Suburban Wild: Racoons, the garbage gang

Suburban Wild: Racoons, the garbage gang

Barbara Julien writes monthly about the various species in Oak Bay.

Everyone has a smart-raccoon story, a tale of squaring off against the masked bandits that see our garbage cans the same way big-game hunters see the African forest: there for the plunder. It has been said that urban life makes humans dumber, but wildlife smarter. The theory is that while species like raccoons and bears become inventive by adapting to cities, humans living in masses tend to think alike and to lose their mental independence.

York University researchers Michael Pettit and Suzanne MacDonald have found that the urban environment makes raccoons aggressively attack problems such as locked composting bins. In Toronto, they learned that knocking them over made the clasps spring open, as they were designed to do for the automated arms of garbage trucks.

Because Procyon lotor (“dog-like washer”) is born blind and helpless, it must learn everything it needs to know from the examples of its mother and relatives. Animal behaviourist Frank De Waal describes the importance of imitation in learning: when learning through “embodied cognition”, individuals unconsciously body-map and copy the movements of others. We see that urban humans literally fall into lock-step with the crowd around them, everyone gazing at screens, take-out coffee in hand, forever repeating the same simple phrases. Young raccoons meanwhile, watching their relatives cope with window latches, rush hour traffic and chained-up garbage cans are learning to problem-solve in an environment of demands not faced by their woodland ancestors. So which species is smartening up and which is dumbing down? It’s an intriguing question.

Manual exterity obviously helps with practical problem solving. Like us, raccoons have nimble fingers. We marvel at how carefully the dog-like washer washes food, whether grubs and clams or dumpster pizzas. Also like humans, raccoons have migrated across continents. Originally from Europe, the ancestors of local BC raccoons came from the southern US and moved northward. The first urban ones were seen in Cincinnati in the 1920s. Now they seem as citified as ourselves.

A city is a laboratory where all sorts of spontaneous experiments go on, and not only those performed by humans. While we scratch our heads over housing shortages and unaffordable rents, raccoons are dealing with the same problem — securing a safe warm place to sleep — by colonizing basements, garden sheds and thick hedges. But the more dense, paved and built up the city becomes the harder this will be and the more their intelligence is challenged. Their brains will grow physically denser with neural connections, but will they grow fast enough?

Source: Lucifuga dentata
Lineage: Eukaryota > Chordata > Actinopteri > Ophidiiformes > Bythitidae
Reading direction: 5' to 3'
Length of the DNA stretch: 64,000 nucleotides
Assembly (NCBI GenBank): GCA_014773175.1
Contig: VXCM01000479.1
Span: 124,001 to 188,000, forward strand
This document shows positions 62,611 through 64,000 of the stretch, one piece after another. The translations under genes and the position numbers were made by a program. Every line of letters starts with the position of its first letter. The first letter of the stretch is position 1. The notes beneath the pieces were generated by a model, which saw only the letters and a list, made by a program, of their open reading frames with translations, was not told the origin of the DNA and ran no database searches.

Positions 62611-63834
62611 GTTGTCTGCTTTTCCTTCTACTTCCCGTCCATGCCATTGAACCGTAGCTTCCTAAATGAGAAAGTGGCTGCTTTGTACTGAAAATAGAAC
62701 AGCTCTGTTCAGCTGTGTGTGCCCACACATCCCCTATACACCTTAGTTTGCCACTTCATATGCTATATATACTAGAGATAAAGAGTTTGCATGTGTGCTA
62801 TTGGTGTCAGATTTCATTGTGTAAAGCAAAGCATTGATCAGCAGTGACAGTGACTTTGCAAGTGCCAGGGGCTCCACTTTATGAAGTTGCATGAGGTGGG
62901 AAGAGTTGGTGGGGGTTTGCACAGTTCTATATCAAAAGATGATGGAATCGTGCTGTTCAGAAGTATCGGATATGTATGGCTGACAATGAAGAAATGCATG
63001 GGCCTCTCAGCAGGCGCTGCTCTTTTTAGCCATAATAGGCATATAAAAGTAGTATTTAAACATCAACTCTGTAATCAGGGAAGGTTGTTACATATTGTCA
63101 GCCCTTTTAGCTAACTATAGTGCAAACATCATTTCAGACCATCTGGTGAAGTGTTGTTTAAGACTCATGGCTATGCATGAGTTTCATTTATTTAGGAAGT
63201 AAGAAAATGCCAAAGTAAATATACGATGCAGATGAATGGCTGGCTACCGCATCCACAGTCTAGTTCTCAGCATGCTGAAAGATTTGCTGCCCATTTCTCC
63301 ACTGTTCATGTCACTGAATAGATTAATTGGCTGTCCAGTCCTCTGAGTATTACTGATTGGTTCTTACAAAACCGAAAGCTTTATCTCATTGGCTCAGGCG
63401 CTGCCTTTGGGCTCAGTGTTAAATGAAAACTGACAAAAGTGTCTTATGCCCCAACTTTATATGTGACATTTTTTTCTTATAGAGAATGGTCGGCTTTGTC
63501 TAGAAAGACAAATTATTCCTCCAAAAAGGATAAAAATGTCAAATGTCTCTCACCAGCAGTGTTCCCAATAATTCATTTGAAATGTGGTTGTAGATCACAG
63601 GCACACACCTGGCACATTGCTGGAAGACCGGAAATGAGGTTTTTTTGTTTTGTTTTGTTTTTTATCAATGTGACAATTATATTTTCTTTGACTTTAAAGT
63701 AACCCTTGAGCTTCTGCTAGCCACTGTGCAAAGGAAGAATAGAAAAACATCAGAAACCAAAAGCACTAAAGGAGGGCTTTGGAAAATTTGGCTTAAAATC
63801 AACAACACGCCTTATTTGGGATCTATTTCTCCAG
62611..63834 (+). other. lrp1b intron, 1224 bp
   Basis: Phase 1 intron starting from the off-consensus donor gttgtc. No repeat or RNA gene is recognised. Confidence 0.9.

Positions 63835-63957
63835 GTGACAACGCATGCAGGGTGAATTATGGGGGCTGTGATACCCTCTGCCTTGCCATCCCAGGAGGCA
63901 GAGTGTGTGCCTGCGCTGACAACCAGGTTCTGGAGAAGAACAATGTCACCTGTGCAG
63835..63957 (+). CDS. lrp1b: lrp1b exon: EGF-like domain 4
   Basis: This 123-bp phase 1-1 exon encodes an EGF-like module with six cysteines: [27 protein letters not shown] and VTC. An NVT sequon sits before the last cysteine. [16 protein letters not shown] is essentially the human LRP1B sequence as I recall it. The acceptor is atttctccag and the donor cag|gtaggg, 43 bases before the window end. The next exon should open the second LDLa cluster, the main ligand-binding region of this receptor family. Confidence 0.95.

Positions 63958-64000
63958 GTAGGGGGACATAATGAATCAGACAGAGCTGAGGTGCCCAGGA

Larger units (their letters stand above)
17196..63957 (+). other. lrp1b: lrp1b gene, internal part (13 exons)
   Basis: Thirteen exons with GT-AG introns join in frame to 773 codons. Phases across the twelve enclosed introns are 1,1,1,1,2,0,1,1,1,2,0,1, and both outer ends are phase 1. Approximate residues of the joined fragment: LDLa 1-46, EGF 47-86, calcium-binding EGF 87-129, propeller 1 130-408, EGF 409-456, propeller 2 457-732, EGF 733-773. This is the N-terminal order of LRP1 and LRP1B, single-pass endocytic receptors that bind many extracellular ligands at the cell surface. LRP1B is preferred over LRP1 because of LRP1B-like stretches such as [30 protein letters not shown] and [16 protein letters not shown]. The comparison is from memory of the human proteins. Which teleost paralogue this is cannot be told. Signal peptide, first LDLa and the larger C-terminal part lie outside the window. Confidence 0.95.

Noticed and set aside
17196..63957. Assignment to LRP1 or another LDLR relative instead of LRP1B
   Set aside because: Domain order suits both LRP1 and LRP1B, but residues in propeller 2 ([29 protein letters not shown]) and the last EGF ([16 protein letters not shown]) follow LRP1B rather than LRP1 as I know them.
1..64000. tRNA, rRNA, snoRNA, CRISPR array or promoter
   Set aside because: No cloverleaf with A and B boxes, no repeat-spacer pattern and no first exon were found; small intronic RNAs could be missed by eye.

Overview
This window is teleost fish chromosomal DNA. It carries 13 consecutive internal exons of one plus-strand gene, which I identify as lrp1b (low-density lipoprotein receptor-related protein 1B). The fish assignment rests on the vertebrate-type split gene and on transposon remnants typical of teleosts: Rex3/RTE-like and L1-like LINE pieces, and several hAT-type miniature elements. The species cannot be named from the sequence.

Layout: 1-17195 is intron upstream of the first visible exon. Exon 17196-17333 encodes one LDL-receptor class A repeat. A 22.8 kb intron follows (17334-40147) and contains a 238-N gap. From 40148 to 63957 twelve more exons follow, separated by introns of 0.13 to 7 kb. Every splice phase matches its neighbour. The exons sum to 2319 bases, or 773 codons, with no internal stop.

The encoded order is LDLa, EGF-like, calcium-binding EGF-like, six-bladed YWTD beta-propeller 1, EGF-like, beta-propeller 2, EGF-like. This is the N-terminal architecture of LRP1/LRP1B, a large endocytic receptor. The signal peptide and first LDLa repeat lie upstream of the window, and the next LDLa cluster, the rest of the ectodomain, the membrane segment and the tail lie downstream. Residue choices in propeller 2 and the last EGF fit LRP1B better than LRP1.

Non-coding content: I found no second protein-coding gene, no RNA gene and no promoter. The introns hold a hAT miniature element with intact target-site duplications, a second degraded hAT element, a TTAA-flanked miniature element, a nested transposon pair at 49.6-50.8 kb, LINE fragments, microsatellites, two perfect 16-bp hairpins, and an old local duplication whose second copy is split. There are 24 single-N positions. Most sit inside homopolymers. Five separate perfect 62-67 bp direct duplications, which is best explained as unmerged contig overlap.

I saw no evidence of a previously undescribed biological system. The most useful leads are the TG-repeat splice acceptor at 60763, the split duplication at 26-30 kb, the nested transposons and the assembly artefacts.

According to the organization Population Matters, world wildlife populations have halved since 1970 while human population has doubled. At this rate of decline, wildlife species will have to evolve quickly indeed.

De Waal and other animal behaviourists emphasize the importance of mutual cooperation and altruism in the survival of species. The raccoon is certainly successful, yet as individuals they put their own interests ahead of others’ interests. That’s the strategy of a creature more keen on technical solutions than social “tend and befriend” ones, but it seems that with the paving and denuding of the planet, only those species that have befriended humanity, like dogs who descended from wolves, cats from tigers and backyard chickens from wild Asian jungle fowl, will survive. Local deer seem to be trying their best to become garden pets, but raccoons? Not so much. Although willing to inhabit our spaces, it seems Procyon lotor would be happy to wash her hands of humanity.

Even the late Toronto mayor Rob Ford, apparently no wimp when it came to a fight, claimed to be afraid to take the garbage out on nights when the masked bandits were abroad. Despite the cuteness factor in the baby raccoon’s face, more than a few people around here feel the same.

Barbara Julien is a local writer and nature enthusiast who writes monthly about the various species making their home in Oak Bay.

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